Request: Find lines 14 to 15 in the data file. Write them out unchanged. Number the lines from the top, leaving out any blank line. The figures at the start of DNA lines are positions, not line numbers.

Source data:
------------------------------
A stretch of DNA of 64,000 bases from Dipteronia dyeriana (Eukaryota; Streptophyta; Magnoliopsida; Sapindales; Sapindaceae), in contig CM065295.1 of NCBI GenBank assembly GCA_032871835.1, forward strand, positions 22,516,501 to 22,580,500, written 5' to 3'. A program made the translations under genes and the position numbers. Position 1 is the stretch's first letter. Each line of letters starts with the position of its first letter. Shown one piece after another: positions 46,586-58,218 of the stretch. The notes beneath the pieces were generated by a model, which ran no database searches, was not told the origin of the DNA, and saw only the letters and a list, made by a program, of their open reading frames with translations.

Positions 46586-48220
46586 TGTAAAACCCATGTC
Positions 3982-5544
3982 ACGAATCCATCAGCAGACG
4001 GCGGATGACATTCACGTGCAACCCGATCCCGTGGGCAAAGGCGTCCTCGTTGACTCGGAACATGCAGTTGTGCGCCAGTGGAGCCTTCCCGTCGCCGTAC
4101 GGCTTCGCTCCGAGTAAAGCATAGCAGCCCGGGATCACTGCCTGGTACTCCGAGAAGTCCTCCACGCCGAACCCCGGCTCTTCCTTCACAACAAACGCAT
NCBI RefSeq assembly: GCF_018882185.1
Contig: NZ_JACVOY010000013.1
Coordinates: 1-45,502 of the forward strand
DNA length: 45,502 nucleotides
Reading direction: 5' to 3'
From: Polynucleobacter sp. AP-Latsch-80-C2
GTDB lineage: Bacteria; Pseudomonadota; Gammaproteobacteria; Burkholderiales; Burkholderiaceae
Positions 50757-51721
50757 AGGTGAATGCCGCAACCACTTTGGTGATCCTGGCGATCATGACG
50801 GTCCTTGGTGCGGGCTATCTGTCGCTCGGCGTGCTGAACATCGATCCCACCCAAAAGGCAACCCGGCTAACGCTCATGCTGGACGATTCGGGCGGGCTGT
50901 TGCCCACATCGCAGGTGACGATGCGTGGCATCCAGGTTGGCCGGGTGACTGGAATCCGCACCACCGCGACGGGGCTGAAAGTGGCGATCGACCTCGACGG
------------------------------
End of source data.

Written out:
GTDB lineage: Bacteria; Pseudomonadota; Gammaproteobacteria; Burkholderiales; Burkholderiaceae
Positions 50757-51721